If a r.v. $X < a$, does it imply $EX < a$?

  1. If not, why is it different from what I know: If a r.v. $X \leq a$, it implies $EX \leq a$, proved by replacing $X$ with $a$ as the integrand.
  2. Note that $a \in \mathbb R$. If it allows that $a= \infty$, the answer is no: if $X$ has a Pareto distribution with $α=1$, then $X < \infty$, but $EX = \infty$, from http://en.wikipedia.org/wiki/Pareto_distribution and https://stats.stackexchange.com/a/91515/1005
  • $\begingroup$ @whuber: I saw some text about how $\infty$ is involved in Lebesgue integrals, and if i am correct, the meanings of $\infty$ as values taken by a random variable $X$ and taken by its expectation $EX$ are the same. So I am still confused. $\endgroup$ – Tim Nov 3 '14 at 21:58
  • $\begingroup$ @whuber, thanks for reminding me about Rudin's book (I forgot where I saw about $\infty$ in Lebesgue integral). According to that book, the definition of Lebesgue integral of a measurable function $f$ is $\int f d \mu := \int f_+ d \mu - \int f_- d \mu$ where $f_+$ and $f_-$ are the positive and negative parts of $f$. $\int f d \mu$ is well-defined iff $\int f_+ d \mu$ and $\int f_- d \mu$ are not both $\infty$, because $\infty - \infty$ is undefined. So I don't see why you said $\infty$ has different meanings for $X$ and $EX$. I see that it has the same meaning in both cases. $\endgroup$ – Tim Nov 3 '14 at 22:51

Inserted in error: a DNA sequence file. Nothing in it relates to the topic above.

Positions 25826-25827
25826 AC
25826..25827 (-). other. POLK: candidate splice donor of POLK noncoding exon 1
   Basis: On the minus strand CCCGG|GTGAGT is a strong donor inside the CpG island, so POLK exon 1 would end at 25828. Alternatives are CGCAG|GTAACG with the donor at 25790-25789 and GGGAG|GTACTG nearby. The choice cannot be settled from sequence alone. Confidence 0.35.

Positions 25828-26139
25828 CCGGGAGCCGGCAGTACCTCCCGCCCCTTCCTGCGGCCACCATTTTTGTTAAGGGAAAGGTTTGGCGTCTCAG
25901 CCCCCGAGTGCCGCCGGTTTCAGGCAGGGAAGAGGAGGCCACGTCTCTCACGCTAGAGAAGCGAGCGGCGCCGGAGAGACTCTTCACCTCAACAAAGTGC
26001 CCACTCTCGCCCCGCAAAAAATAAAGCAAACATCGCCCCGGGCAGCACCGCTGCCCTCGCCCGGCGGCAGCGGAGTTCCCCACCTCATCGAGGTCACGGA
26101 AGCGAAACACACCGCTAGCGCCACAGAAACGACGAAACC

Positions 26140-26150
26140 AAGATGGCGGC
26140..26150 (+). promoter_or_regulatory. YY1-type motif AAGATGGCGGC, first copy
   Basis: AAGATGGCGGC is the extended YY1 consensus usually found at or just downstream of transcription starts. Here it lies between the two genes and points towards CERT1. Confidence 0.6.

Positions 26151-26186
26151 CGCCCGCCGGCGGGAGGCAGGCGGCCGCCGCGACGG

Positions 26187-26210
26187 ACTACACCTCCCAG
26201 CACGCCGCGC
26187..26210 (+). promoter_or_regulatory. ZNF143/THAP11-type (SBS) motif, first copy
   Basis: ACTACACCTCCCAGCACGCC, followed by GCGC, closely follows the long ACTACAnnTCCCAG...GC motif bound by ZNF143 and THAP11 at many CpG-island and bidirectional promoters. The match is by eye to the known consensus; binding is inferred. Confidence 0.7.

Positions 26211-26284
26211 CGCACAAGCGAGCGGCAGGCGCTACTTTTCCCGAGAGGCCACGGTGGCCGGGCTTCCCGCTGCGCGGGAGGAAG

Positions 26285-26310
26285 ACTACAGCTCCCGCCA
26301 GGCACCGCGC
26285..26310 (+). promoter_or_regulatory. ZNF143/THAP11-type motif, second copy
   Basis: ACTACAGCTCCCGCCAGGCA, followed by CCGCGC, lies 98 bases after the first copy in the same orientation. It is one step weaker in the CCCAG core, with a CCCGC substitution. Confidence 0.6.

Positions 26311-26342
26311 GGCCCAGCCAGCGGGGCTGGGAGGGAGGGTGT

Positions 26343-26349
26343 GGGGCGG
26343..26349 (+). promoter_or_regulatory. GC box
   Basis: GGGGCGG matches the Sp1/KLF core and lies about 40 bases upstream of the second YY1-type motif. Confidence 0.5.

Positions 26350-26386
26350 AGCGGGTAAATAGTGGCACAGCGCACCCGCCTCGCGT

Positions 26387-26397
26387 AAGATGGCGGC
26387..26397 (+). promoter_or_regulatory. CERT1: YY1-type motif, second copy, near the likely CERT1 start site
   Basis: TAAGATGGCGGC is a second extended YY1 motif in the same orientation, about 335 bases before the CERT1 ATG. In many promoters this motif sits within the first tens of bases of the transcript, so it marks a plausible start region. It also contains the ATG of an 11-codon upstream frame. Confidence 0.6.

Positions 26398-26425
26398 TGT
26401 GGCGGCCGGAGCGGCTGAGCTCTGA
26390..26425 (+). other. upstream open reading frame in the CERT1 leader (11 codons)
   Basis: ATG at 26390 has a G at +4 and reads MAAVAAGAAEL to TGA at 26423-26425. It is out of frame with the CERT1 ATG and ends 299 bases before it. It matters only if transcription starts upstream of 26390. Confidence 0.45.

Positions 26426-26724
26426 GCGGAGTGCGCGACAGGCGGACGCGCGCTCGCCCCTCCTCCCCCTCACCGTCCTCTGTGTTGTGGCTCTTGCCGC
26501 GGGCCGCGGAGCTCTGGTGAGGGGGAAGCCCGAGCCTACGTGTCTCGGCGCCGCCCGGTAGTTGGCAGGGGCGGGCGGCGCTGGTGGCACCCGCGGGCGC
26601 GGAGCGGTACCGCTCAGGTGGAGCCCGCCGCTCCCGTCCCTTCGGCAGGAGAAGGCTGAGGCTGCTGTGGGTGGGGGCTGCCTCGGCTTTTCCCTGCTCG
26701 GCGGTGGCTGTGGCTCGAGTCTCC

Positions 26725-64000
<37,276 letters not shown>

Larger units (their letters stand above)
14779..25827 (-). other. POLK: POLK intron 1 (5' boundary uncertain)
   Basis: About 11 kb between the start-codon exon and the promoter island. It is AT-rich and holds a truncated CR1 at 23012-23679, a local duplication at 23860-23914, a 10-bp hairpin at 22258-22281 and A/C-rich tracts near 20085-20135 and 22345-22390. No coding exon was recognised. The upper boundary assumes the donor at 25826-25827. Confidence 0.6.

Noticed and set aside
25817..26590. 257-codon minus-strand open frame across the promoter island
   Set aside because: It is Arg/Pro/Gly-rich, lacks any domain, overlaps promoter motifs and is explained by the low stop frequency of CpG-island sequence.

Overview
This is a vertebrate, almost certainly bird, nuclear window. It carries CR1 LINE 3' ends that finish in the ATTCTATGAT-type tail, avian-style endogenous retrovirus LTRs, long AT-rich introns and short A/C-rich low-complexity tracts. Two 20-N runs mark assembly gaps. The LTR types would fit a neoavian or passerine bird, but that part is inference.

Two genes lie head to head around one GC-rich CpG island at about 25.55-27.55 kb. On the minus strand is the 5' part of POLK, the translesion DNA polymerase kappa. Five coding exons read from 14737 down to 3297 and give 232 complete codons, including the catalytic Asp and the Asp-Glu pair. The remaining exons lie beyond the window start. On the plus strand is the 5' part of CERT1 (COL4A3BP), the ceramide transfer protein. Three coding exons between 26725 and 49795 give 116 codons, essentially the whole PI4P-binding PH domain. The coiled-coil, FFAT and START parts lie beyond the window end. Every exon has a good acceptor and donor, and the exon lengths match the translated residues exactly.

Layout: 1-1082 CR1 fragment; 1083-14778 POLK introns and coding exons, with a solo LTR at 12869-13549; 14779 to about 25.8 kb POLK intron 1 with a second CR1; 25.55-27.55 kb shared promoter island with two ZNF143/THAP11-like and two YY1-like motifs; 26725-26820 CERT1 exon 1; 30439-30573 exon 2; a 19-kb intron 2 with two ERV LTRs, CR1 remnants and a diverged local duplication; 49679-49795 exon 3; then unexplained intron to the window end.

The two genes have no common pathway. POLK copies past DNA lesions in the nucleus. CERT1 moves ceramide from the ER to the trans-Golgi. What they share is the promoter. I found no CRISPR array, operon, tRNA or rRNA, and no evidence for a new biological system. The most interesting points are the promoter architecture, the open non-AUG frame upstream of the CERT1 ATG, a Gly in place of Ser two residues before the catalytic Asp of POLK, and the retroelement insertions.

• $\begingroup$ I have looked over that section again (1.22 in the second edition) and believe you are correct. I apologize for misleading you: Rudin (rather elegantly) does use the symbol "$\infty$" in a consistent way. $\endgroup$ – whuber Nov 3 '14 at 23:02

\begin{align} EX &= \int x\cdot \mathbf{1}_{x< a} + x\cdot\mathbf{1}_{x\geq a} \ dP \\ &= \int x\cdot \mathbf{1}_{x< a}\ dP\\ &< \int a\cdot \mathbf{1}_{x< a}\ dP \\ &= a, \end{align}

so yes.

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  • $\begingroup$ I guess I should add, strict inequality follows because $P\{x<a\}=1$, and this set can be rewritten: $\{x<a\}=\cup_{n> 0}\{x<a-1/n\}$. So some $\varepsilon > 0$ must have $P\{x<a-\varepsilon\}>0$, hence the one integral is strictly less. $\endgroup$ – Christian Chapman Jun 18 '17 at 18:20

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